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A postgraduate research opportunity at the University of Otago.


Close date
Wednesday, 1 April 2026
Academic background
Health Sciences, Sciences
Host campus
Master's, PhD, Honours
Associate Professor Megan Wilson


Extended embryo retention (EER) has long been recognised as pivotal in the transition from oviparity (egg-laying) to viviparity (live-bearing). Ascidians, invertebrate chordates closely related to vertebrates, provide a unique opportunity to study the evolution of viviparity. Comparative studies with ascidians reveal critical insights into viviparity, highlighting similarities with placental animals, such as reduced egg count, elongated gestation, and complex extraembryonic membranes. Hypsistozoa fasmeriana is a marine colonial ascidian, endemic to Aotearoa New Zealand, and demonstrates true viviparity, nurturing its offspring for approximately 5.5 months. Despite starting from a small, low-yolk egg, the resulting tadpole grows significantly during this period.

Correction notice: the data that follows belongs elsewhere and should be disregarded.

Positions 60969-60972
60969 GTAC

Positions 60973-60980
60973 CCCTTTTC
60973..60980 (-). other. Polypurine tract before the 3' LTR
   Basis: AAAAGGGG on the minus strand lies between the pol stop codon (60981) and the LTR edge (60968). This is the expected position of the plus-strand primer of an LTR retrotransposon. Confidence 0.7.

This project will identify those genes associated with nutrient transfer, hormone production, and embryonic development in ascidians critical for prolonged gestation and share functional similarities with genes involved in human placental development.


Contact name
Associate Professor Megan Wilson
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